Ireland to Texas Legislature, January 11, 1887

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When Reconstruction came to an end in the 1870s, Texans began to dream big again, and the modest capitol building of 1853 no longer suited the ambitions of the state. To fund the building of a new and grander capitol, the legislature in 1879 set aside three million acres of public domain land in the Panhandle. The land was surveyed in 1880.

On November 9, 1881, the old capitol burned to the ground, giving the plans a sudden urgency. In 1882, a syndicate of investors accepted the land (which eventually became the famed XIT Ranch), contracts were awarded, and construction of the new capitol began.

Five Texas governors played a role in the construction of the capitol. Francis R. Lubbock was state treasurer throughout the construction. Oran M. Roberts presided over the survey and sale of the capitol lands, the awarding of the contracts, and the groundbreaking. John Ireland insisted on the use of the pink granite which gives the Texas Capitol its distinctive beauty. Sul Ross served during the decisions to change the dome and roof and the debate on whether to accept the building given the shortcomings of the contractors. James S. Hogg, then attorney general, led the effort to delay acceptance of the structure until all repairs were made.

This manuscript of Ireland's message to the legislature details Ireland's role in selecting Texas granite for the exterior. The capitol was officially dedicated on May 16, 1888 and stands today as the emblem of Texas state government. It underwent a complete restoration from 1990-1995.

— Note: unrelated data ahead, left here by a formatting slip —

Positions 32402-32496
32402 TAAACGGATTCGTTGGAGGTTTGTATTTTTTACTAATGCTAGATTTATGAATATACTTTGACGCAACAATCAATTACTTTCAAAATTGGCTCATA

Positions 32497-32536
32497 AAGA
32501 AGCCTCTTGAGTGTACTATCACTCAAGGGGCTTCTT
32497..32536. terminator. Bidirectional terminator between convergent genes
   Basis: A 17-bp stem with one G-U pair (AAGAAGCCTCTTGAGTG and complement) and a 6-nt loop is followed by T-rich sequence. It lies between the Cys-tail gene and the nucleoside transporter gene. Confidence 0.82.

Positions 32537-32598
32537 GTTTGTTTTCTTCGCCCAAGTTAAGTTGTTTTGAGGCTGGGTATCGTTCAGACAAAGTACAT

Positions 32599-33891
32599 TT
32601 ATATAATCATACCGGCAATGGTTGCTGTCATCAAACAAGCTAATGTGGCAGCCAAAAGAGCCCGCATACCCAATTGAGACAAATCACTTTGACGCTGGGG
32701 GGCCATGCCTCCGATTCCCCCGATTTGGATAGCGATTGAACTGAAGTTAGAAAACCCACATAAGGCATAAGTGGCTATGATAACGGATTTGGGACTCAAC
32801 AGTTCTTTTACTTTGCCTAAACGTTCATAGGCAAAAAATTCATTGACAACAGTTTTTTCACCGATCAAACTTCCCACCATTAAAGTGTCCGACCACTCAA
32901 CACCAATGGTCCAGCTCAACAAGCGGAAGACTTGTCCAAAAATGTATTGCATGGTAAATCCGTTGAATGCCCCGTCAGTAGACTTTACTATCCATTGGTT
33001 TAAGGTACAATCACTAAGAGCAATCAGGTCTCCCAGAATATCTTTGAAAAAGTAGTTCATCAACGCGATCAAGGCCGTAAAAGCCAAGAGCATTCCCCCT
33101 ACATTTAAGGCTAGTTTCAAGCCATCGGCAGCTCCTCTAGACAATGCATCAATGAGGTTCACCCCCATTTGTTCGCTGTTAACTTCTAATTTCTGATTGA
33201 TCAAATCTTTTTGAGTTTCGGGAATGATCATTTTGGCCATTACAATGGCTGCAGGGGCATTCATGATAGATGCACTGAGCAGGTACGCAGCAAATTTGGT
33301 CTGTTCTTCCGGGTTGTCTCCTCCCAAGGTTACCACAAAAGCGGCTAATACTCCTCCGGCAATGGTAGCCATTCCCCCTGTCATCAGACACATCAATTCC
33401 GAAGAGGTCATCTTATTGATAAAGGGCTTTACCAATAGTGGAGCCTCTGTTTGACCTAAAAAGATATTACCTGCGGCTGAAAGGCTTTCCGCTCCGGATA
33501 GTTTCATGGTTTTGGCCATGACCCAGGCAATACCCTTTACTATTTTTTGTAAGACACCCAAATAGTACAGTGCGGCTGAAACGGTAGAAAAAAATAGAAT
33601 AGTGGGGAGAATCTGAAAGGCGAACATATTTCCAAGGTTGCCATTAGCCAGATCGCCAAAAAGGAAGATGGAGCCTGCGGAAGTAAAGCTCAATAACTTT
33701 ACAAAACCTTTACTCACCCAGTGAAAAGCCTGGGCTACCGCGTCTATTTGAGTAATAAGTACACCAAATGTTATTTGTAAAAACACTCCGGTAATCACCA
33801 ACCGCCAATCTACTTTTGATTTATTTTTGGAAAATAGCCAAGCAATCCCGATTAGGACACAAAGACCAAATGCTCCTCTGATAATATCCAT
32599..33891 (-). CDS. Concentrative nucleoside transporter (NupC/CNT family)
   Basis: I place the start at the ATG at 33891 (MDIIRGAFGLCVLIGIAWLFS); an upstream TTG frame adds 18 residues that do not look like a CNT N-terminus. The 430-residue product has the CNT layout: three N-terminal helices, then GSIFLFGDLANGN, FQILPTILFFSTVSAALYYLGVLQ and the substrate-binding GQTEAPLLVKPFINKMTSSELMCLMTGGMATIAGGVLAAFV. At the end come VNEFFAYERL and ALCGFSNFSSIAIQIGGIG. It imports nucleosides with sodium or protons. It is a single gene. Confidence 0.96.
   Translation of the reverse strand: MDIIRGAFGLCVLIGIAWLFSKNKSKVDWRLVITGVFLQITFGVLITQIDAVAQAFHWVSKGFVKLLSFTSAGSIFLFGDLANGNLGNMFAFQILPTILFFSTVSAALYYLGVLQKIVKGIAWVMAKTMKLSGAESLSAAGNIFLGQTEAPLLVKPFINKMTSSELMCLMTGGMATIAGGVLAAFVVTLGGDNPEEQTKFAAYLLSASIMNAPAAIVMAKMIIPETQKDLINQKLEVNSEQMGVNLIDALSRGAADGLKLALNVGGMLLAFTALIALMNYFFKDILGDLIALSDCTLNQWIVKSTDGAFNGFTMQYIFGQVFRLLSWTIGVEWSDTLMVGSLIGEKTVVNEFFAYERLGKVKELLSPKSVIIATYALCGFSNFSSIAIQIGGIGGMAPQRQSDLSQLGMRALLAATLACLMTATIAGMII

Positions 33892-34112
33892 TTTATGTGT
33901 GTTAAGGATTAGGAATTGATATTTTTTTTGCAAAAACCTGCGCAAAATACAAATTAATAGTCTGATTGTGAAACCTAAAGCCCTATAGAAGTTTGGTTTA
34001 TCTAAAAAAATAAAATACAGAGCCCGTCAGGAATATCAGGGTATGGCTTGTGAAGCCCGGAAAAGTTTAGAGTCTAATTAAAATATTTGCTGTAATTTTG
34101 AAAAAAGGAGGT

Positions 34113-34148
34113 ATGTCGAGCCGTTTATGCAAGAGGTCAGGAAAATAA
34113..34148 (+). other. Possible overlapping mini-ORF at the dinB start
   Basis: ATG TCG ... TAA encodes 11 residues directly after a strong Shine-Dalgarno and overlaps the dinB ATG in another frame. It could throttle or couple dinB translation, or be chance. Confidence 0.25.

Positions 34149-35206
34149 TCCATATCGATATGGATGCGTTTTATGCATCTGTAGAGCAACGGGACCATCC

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Ireland to legislature, page 1

The New Capitol

After the work on the building had pro-


gressed to the completion of the basement story


and the water table, the contractor stated to the


Capitol Board that he could not procure the


limestone required by the contract for the


building, and proposed a change to Indiana


limestone. This proposition was the subject of


much discussion, and finally a majority of


the board voted to accept the Indiana


limestone.

The law gave to the Governor, on behalf of the


state, & to the


contractor,


the ultimate authority to make changes in the


original contract, and, while I had very


great respect for the views and opinions


of those voting to accept the Indiana


limestone, I considered it my duty to the people


of Texas to refuse that stone and to insist


that if any change was made it should be


to Texas granite. This I did, and the results

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Message to the Legislature, January 11, 1887, Records of John Ireland, Texas Office of the Governor, Archives and Information Services Division, Texas State Library and Archives Commission.

Page last modified: March 30, 2011